- Online grocery sales totaled $8.5 billion in January, down 8% from the same period last year as delivery and ship-to-home sales plummeted, according to the latest monthly e-commerce survey from Brick Meets Click and Mercatus.
- Pickup was the only e-commerce channel that posted gains, with sales up almost 2% to around $4 billion.
- The results amount to a post-holiday season hangover for the e-commerce channel as rising COVID cases did not translate into higher returns.
Despite the omicron variant surge that lasted throughout January, online grocery sales decelerated compared to last year and fell $400 million from the prior month. This is due to a few factors, said David Bishop, partner at Brick Meets Click, including a lack of economic stimulus dollars, labor disruption and, most notably, the fact that millions of Americans are now vaccinated against the virus.
“Increases in COVID case rates no longer have the same effect on buying patterns due in part to progress with vaccinations,” Bishop said in a statement. “The loss of financial assistance is another factor since the economic impact payments and child tax credits that many households received in 2021 have ceased. And, if that’s not enough, many retailers altered store operations in January to address the labor shortages associated with COVID-related absences and a tighter labor market.”
Rising inflation may also have had an impact as delivery and ship-to-home orders, which often carry fees of around $10 or more, saw sales decline 7% and 30%, respectively, from a year ago.
Among the most loyal online shoppers, which Brick Meets Click refers to as monthly active users, delivery’s share increased less than 1 percentage point, to 35%, while ship-to-home’s share of sales dropped 5 points to 18%, which is more than 20 points lower than its pre-pandemic standing, reflecting the rising availability of store-based services.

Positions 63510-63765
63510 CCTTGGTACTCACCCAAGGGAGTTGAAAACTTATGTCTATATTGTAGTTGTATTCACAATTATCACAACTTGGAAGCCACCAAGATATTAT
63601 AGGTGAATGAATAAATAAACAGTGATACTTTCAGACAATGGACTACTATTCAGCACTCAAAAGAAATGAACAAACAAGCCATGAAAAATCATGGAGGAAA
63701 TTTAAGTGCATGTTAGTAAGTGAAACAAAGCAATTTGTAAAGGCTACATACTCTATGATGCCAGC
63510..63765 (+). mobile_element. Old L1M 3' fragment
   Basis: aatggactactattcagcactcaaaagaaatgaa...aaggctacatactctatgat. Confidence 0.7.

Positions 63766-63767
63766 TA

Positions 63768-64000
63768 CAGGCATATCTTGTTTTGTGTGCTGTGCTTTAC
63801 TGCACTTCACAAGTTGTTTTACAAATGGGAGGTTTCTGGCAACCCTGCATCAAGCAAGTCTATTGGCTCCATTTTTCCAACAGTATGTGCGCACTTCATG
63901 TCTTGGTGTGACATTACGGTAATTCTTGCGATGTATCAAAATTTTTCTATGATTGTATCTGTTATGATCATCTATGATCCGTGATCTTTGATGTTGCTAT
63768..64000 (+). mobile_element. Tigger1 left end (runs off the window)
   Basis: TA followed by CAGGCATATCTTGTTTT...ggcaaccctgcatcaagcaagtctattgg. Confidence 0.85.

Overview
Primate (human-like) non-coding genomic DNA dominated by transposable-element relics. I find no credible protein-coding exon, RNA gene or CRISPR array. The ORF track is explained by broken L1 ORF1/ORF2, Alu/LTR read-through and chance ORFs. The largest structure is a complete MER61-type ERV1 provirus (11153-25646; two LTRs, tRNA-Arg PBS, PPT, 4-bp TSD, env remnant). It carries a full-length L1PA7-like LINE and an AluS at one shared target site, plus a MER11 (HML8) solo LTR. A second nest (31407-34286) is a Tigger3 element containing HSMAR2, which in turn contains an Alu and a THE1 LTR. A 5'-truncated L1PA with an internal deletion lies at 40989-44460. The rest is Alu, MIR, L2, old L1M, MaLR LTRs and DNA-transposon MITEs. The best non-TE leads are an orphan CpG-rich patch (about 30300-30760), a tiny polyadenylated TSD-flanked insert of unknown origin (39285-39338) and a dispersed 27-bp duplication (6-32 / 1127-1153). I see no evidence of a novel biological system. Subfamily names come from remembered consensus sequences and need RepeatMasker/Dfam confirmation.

Pickup service, which carries lower fees, in contrast grew its share of sales nearly 5 points to 47% as order frequency and the number of monthly active users buying through the service increased, according to the report.
Grocers have leaned into the success of pickup. Kroger dropped its fee for the service early in the pandemic and continues to waive it for orders over $35. Regional grocers like Rouses Markets have begun offering their own branded offering, while others like SpartanNash and Lowes Foods promote a high level of customer service.
Still, retailers are trying to squeeze higher margins out of delivery service and also boost demand. Several chains, like Publix and Kroger, now offer 30-minute delivery on a limited assortment of goods through Instacart. Companies are also carving out their own delivery services as an alternative to ordering through marketplaces like DoorDash and Instacart.
The slow start to the year may not inspire confidence among e-commerce managers. Both the number of households that bought groceries online and the weighted average order value across pickup, ship-to-home and delivery were flat in January. Grocers are also competing closely with mass merchandisers like Walmart and Costco, with more shoppers indicating an intent to purchase again within the same month from mass players.
Other research anticipates online sales will regain momentum this year and continue to increase over the next several years. Coresight Research estimates online grocery sales growth will nearly double in 2022 compared to last year while overall grocery sales growth will slow from 4.5% last year to 3.3% this year.